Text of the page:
I once believed that a “drishti” was an imaginary spot on the horizon – or, in an indoor studio, on the wall – that I should pick at random and look at with utmost ferocity so as not to fall out of complicated balance poses. Like Dancer, that gorgeous silhouette where I hold my leg upward, curving behind me, with one foot planted on the ground as my other hand stretches out toward … well, my drishti.
Since the first time I practiced yoga, in a Caribbean studio above Lalita Juice Bar, I knew that my mat would be my way home. That warm, sunshiney, salt-breeze and banana tree –scented evening was the first time I met Jonathan (later, simply “Jona”), the first time I learned to move with my breath, and the beginning of an intentionally-lived life. I ate a pork chop after practice, much to Jonathan’s shock and horror, and knew I’d be a yogi through the end of my days.
Heartbreaks, mistakes, accomplishments, travels, journeys, love-death-life . . . a journey began on that island, and took me off of it. My demons nearly swallowed my whole. I conquered them. New ones sprang up to take their place. I named them. Sometimes, I wonder if I’ve tamed them.
Now, seven years later, I am taking my next big yoga “hop-or-step forward.” So much has changed. I don’t eat pork chops anymore, for one thing. Jona, my dear friend, mentor, and Guide, has moved on to a nonphysical plane. Instead of sunshiney, open-air studios, I often practice in my own living room as snow falls outside during the long New Hampshire winter. And my eleven-month-old baby Jasper slobbers, crawls, and yanks on my mat as I breathe into my poses.
On my first night of yoga teacher training, I learned that a drishti is actually an energetic, internal focal point. And it’s a specific point. (Technically, there are 9 drishti, but I won’t get into that here.) Sure, it helps with balance. And, in the beginning stages of developing a yoga practice, it may well be an “imaginary dot on the wall.” But really, it is so – SO MUCH – more than that.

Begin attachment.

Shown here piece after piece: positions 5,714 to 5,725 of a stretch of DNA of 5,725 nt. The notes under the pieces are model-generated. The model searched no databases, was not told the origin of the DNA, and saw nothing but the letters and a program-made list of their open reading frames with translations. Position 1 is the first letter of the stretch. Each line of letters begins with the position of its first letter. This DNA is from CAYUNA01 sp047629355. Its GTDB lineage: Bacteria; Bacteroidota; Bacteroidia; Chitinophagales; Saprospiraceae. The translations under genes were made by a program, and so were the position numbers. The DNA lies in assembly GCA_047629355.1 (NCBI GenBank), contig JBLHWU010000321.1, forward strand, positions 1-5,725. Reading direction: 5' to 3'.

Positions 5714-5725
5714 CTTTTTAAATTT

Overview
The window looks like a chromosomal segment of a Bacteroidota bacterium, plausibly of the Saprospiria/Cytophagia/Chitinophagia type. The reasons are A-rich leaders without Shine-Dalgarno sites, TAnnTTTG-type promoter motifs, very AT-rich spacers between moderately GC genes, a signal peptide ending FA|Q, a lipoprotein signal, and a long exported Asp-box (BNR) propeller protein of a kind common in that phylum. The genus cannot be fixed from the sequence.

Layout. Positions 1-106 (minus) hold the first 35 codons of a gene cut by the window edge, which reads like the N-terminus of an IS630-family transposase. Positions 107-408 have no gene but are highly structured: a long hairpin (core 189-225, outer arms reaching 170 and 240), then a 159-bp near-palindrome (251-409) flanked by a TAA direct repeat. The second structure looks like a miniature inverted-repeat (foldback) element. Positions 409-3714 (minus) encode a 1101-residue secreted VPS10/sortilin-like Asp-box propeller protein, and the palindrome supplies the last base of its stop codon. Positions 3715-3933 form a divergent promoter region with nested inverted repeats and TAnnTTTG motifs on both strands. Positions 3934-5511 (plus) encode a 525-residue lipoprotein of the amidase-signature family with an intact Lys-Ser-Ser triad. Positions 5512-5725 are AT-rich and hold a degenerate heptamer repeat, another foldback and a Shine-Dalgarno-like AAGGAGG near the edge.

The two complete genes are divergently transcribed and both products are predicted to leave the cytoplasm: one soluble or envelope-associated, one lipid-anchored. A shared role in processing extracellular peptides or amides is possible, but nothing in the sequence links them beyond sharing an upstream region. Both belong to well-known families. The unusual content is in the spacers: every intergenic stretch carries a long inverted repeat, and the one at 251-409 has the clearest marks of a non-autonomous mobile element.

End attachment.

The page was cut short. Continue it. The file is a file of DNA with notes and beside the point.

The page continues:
Maureen, my yoga-teacher teacher, described finding drishti as “turning your focus inward,” and explained that it’s sort of the same as, or happens during that moment, of BE-ing the pose, rather than doing the pose. When she got into a beautiful Tree – you know, the one where one leg makes a triangle on the other leg and both hands stretch toward the sky – I could feel-see the threads of energy waving around her, shimmering almost, and then they straightened out, taut, vibrating with prana – life force – as she became the pose, for an instant.
My hands heated up, responding to her energy. All of us felt something in that room. One of my fellow yogis, in awe of the transformation that had already begun, exclaimed, “I can’t wait to meet myself in December!” Another described her intention to transform grief into light so that she may “become a beacon for others.”
Magic happens when imagination becomes focused intention, and its power magnifies exponentially when multiplied by two or more people. There are fourteen women starting on this journey with me. That’s a lot of magic.
Drishti isn’t random. It isn’t a desperate, ferocious frown-stare into an imaginary “don’t fall dot.” It’s intention, focused, on purpose, to become that which we were always meant to be. It’s taking that hop-or-step forward, to the front of my mat, and riding the wave of my very own breath as I surrender to those threads of power, confident that their shimmery delicacy is weaving the tapestry of my life. And this time, I am the weaver. I am the thread. I am the breath. I am the Dancer.